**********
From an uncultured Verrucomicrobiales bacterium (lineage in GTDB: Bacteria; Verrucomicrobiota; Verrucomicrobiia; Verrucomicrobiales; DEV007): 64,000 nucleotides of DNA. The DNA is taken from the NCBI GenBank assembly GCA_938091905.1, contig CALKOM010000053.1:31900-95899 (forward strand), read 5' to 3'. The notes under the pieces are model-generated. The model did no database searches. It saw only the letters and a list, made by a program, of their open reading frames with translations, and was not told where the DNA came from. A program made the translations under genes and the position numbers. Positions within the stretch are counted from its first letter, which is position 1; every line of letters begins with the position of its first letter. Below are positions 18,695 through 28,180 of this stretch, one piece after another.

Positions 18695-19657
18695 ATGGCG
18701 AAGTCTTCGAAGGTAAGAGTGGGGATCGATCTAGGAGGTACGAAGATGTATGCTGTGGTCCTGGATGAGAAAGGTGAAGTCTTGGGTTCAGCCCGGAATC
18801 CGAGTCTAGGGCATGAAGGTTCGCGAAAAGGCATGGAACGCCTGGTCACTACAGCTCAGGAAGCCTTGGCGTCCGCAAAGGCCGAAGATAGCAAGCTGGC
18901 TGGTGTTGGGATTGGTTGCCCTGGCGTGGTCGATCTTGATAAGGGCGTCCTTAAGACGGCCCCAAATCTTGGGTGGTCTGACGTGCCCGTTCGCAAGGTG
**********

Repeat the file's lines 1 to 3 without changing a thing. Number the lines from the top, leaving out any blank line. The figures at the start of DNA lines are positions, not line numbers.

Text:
From an uncultured Verrucomicrobiales bacterium (lineage in GTDB: Bacteria; Verrucomicrobiota; Verrucomicrobiia; Verrucomicrobiales; DEV007): 64,000 nucleotides of DNA. The DNA is taken from the NCBI GenBank assembly GCA_938091905.1, contig CALKOM010000053.1:31900-95899 (forward strand), read 5' to 3'. The notes under the pieces are model-generated. The model did no database searches. It saw only the letters and a list, made by a program, of their open reading frames with translations, and was not told where the DNA came from. A program made the translations under genes and the position numbers. Positions within the stretch are counted from its first letter, which is position 1; every line of letters begins with the position of its first letter. Below are positions 18,695 through 28,180 of this stretch, one piece after another.

Positions 18695-19657
18695 ATGGCG